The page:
Solar Power Inflatables

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The range of uses for inflatable products never ceases to amaze me, week after week. We’ve covered a good number of these inflatables in this blog, from inflatable tanks to the wonderful inflatable yacht slide. This week, I’ve found an invention that seems to have the potential to trump a lot of other inflatables once it begins actual production. And it follows up where inflatable wind turbines left off.

An article from Energy Matters discusses the new inflatable solar technology being developed by a company called Heliovis that uses a chamber system to generate steam, which in turn becomes electricity:

“Heliotube is an inflatable tubular solar concentrator consisting of two chambers. A small difference in pressure between the upper and lower chamber causes the reflective film in the upper tube to curve downwards, forming a trough. Light travels through the Heliotube’s transparent skin and then reflects off the downward curved mirror film, concentrating the sunlight in the upper chamber on a thermal absorber receiver. Bouncing sunlight in this way focuses the solar radiation by a factor of up to 50.”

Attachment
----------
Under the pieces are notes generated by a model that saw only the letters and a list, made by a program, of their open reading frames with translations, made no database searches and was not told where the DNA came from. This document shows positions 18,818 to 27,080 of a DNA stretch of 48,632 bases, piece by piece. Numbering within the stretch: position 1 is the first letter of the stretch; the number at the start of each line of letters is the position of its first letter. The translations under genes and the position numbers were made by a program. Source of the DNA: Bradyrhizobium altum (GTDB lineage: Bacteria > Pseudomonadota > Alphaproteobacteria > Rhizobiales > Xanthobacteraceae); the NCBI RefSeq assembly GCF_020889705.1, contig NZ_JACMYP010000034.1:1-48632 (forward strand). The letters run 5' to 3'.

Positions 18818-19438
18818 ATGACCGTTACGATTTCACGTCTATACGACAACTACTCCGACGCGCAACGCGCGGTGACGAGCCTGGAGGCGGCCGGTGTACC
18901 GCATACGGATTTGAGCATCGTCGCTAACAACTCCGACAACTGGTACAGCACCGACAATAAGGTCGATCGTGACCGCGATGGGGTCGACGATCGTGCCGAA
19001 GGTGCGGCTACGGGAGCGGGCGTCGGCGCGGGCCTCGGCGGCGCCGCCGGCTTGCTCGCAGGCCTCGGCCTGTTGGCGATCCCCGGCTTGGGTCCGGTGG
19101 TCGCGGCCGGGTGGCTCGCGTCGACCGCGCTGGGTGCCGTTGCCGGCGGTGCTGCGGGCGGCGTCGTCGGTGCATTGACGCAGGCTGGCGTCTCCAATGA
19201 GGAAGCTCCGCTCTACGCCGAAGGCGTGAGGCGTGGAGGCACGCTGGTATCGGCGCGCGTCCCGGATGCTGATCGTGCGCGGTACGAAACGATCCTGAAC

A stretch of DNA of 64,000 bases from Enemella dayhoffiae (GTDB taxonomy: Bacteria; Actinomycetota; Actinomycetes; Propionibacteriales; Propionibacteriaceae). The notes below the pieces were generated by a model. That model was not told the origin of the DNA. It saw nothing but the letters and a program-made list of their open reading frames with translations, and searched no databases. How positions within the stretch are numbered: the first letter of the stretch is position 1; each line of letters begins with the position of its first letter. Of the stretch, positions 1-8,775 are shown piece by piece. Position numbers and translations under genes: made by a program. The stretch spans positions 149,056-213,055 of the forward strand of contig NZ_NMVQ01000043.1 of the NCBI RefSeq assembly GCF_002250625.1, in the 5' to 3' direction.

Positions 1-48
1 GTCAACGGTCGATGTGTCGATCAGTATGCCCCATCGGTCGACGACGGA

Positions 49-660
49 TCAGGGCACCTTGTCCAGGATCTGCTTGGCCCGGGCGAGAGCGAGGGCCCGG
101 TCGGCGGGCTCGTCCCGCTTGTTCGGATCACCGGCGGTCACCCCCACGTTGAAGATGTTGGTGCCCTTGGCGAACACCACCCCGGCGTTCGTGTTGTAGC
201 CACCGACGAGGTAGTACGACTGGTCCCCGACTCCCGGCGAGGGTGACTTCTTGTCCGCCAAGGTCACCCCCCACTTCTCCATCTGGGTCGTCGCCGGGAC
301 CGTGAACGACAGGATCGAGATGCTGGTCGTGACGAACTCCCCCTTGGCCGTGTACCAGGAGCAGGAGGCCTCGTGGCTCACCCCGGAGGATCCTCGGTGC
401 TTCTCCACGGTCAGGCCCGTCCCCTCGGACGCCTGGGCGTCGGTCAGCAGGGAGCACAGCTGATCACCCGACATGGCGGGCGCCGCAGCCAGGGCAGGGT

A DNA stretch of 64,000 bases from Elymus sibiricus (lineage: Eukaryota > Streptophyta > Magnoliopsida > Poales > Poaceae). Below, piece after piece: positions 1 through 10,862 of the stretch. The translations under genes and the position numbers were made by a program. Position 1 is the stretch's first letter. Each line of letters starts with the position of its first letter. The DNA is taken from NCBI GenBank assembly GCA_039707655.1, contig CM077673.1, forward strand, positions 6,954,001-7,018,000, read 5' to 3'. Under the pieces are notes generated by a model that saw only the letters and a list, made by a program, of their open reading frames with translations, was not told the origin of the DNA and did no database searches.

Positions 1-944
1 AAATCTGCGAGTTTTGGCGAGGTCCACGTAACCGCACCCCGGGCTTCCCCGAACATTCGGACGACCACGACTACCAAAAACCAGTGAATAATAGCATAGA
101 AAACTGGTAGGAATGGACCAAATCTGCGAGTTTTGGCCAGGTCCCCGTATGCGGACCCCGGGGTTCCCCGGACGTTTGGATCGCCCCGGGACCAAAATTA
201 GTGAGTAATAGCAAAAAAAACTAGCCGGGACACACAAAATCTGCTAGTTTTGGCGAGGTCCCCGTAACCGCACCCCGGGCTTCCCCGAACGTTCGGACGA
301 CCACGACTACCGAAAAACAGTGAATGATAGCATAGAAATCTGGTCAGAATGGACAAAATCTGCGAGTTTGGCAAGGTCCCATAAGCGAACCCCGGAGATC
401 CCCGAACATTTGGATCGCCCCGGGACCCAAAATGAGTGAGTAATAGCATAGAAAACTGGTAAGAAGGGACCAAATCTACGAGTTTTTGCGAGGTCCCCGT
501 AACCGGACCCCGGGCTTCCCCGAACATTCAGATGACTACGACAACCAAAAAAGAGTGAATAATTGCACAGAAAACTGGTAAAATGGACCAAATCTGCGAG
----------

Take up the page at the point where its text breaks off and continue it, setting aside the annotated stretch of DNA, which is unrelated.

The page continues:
The Heliotube system could be a huge boon to the green movement around the world, creating the ability to sustain renewable energy in a number of various areas. It is also a lightweight system, due to its inflatable capabilities, which can make transport quite simple as well. Prototypes are being developed currently:

“Heliovis has already built and operated several prototype concentrators and the company is currently constructing  a pilot plant  in Dürnrohr, a village in Austria. 40 metres in length with a 1.6 metre aperture, the inflatable solar plant will generate temperatures of up to 320 degrees Celsius and pressures of up to 110 bar.”

Inventions like this show the relevance of inflatables in society, not just for fun in bounce houses, but also for advancing the technology we have begun to create.